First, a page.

Albert Franco recalls his late mother like any son might.
He says she was a wonderful cook, housewife, grandmother, and mother.
But at Bea Kozera's funeral, in a Fresno cemetery in late August, Franco described what made his mother's personal story extraordinary.
“Some of you are aware of my mom’s notoriety,” Albert Franco said. “She was a famous person, which we never knew - never knew, for about 60 years almost.”
Kozera’s fame stemmed from her brief relationship with Kerouac. They met on a bus from Bakersfield to Los Angeles in October 1947, and returned together to Selma to work in the fields. She was known as Bea Franco as the time.
I had bought my ticket and was waiting for the LA bus when all of a sudden I saw the cutest little Mexican girl in slacks come cutting across my sight.
Kerouac chronicled their affair in his short story, ‘The Mexican Girl,’ which was first printed in the Paris Review in 1955, and led to the publication of ‘On the Road’ in 1957. This is an excerpt from the book.
“A pain stabbed my heart, as it did every time I saw a girl I loved who was going the opposite direction in this too-big world. The announcer called the LA bus. I picked up my bag and got on, and who should be sitting there alone but the Mexican girl.”
The romance between Sal and Terry - that's the character that Bea Franco inspired - is a popular section of 'On The Road' because it has all the elements of a great love story, says Jerry Cimino, who runs The Beat Museum in San Francisco.
“You know, you have this Caucasian boy from the Northeast, traveling California, and he meets this Mexican girl, and instantly their eyes lock, and they’re from different cultures, of course, different worlds, and they’re suspicious of each other,” Cimino says. “But they allow their desire to take over, and they do have a very brief and intense love affair, and it lasts about two weeks.”
To Kerouac scholars like Cimino, ‘the Mexican girl’ was a critical – but elusive – character.
“Bea Franco, or Terry, ‘the Mexican girl,’ is a central character because of the powerful nature of their brief encounter, but I think everyone had always assumed that she was lost or dead,” he says.
But that wasn’t the case at all.
Author Tim Z. Hernandez, who’s from the Central Valley, was working on a novel about the ‘Mexican girl,’ and spent three years tracking her down.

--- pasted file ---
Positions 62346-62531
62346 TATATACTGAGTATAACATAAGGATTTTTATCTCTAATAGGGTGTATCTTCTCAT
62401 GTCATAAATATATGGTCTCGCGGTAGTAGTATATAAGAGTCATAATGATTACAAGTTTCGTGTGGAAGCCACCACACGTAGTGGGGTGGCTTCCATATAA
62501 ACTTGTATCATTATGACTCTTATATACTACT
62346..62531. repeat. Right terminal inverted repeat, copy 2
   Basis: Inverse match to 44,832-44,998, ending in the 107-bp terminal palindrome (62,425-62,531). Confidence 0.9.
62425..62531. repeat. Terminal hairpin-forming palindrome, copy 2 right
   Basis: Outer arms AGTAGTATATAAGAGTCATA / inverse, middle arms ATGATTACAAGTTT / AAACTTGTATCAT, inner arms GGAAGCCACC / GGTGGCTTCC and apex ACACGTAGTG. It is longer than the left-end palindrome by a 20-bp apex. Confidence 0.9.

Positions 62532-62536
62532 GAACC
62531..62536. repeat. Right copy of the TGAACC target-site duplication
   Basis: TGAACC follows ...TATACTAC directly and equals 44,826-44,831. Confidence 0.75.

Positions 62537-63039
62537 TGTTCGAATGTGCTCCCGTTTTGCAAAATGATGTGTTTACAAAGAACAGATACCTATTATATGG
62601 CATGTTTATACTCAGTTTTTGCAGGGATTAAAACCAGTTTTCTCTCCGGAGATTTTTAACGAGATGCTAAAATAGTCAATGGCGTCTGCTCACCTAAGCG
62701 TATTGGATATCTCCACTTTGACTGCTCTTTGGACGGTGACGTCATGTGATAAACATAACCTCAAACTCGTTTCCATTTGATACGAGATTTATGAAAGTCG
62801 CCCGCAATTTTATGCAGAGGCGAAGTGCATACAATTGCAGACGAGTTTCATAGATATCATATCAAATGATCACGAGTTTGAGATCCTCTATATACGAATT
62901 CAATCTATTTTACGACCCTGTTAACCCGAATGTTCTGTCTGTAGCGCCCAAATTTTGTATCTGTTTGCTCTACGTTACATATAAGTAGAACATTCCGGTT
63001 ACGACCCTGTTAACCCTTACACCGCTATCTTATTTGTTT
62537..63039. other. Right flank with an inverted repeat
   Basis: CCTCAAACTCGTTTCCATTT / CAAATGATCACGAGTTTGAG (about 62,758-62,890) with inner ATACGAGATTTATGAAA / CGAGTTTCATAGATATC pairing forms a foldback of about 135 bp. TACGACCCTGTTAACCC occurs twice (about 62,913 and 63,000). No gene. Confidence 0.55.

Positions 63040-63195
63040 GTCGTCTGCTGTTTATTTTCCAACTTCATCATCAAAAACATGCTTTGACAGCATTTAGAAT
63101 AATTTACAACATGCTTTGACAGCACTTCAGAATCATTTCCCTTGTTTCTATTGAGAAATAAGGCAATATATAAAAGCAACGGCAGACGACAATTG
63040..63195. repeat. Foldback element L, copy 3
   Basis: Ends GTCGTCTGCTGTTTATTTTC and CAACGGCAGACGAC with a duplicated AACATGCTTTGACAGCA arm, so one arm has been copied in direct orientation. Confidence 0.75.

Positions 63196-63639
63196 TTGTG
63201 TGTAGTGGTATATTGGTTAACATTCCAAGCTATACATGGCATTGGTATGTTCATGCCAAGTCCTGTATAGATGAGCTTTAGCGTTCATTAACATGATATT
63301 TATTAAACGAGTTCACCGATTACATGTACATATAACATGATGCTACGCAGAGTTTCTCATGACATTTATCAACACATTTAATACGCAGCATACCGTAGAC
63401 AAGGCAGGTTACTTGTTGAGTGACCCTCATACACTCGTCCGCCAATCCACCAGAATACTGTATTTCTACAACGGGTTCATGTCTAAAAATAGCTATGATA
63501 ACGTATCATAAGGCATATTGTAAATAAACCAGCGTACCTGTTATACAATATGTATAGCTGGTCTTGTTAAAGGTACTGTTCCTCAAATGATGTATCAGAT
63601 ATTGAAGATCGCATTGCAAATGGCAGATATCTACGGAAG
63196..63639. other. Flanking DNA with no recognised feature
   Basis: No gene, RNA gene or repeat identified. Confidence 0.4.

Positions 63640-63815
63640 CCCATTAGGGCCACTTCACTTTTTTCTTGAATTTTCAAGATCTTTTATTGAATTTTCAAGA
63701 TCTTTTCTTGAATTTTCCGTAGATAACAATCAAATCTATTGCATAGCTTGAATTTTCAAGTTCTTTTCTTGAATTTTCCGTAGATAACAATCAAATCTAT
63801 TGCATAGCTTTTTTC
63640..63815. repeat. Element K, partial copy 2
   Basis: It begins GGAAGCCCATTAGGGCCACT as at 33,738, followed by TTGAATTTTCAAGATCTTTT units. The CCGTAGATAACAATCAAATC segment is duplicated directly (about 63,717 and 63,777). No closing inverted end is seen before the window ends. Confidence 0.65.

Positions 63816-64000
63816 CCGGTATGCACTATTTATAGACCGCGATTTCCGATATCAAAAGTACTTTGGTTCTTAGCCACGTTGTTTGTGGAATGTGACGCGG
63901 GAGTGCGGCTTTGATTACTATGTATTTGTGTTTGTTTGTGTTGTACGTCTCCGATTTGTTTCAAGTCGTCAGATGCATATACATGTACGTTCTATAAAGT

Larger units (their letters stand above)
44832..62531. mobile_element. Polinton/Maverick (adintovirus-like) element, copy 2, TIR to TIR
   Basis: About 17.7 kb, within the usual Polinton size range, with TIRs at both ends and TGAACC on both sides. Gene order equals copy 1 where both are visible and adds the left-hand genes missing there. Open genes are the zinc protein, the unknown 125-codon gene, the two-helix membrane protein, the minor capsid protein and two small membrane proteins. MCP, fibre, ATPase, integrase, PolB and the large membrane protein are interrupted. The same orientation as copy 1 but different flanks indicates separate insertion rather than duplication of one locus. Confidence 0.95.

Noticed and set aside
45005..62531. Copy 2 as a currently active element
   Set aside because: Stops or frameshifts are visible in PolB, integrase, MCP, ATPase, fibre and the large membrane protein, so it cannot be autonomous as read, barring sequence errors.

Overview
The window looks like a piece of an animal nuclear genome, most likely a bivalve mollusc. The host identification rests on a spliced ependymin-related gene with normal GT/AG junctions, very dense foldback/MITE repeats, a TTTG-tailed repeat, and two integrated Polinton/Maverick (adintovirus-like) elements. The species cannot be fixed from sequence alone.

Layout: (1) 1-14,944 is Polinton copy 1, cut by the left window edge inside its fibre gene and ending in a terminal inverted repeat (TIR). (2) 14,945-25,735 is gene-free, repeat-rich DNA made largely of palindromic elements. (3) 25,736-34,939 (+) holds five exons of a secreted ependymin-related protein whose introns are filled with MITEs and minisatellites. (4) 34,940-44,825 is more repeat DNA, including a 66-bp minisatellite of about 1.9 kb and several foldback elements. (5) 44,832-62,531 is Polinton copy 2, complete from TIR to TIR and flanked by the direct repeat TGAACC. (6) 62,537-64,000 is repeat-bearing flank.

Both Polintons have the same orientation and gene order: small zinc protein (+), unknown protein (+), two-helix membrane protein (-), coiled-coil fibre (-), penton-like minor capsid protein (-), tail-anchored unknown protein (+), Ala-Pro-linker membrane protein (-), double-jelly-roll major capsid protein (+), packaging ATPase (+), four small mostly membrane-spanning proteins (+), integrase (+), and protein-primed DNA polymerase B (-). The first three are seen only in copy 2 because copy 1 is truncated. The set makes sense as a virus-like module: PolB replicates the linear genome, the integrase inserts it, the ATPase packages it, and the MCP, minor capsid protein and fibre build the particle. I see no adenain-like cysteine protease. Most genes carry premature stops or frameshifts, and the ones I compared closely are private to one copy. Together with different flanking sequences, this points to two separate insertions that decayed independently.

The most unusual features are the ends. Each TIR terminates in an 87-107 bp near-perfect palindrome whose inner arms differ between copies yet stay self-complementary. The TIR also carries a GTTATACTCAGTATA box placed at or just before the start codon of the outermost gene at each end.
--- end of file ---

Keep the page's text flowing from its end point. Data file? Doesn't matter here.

When he finally found her in Central Fresno, she was 90, and still remembered that time in her life. She had no idea that Kerouac had become a famous writer. Her family had no idea of her role in his career.
It’s hard to say who was more shocked – her family, or scholars like Cimino.
“When we got word a couple years ago that Tim had found her and interviewed her at the age of 90, it blew us all away,” Cimino recalls.
And Hernandez was surprised that he was the first person to find the real ‘Mexican girl’ and her family.
“I asked them if anyone has ever been there before, talking with them about this,” Hernandez says. “They said, ‘no one, you’re the first person to ever knock on our door.’ That was the most surprising thing to me – that she had this existence in the literary world that her own family, and herself, she wasn’t aware of either.”
Through photos, letters and in-depth conversations, Hernandez confirmed that Bea was the ‘Mexican girl.’ Then he set out to retell Kerouac’s story from her perspective.
“I knew all about him, enough to say, ‘now it’s time for me to turn my attention and focus on Bea Franco herself,’" Hernandez says. "So I started to ask her, ‘tell me about your life, where were you were born...' That’s when she started to shine really, and tell me about her own life.”
His book ‘Manana Means Heaven,’ was released in August. He says it’s grounded in history. It includes – word for word – four letters from Bea to Jack. It’s fictional in places where Bea’s memory failed - and Hernandez had to fill in the gaps.
“Like I told Bea Franco herself during one of our interviews, ‘there are over 22 books out in the world right now, Bea, that have your name, and your family’s story in it,’” Hernandez says. “Those are all called non-fiction. My book is considered fiction, but yet it is closer to your true life that anything else out there.”
Bea Kozera held a copy of the book in August. She died a week later at age 92. At her funeral, Hernandez recalled her last letter to Kerouac.
“Her last thing she signed off on is, ‘I remain, as ever, Bea’" Hernandez said. "And I think that’s the note I’ll leave it with.”
The release of ‘Manana Means Heaven’ will be celebrated Friday evening at the Fresno Art Museum.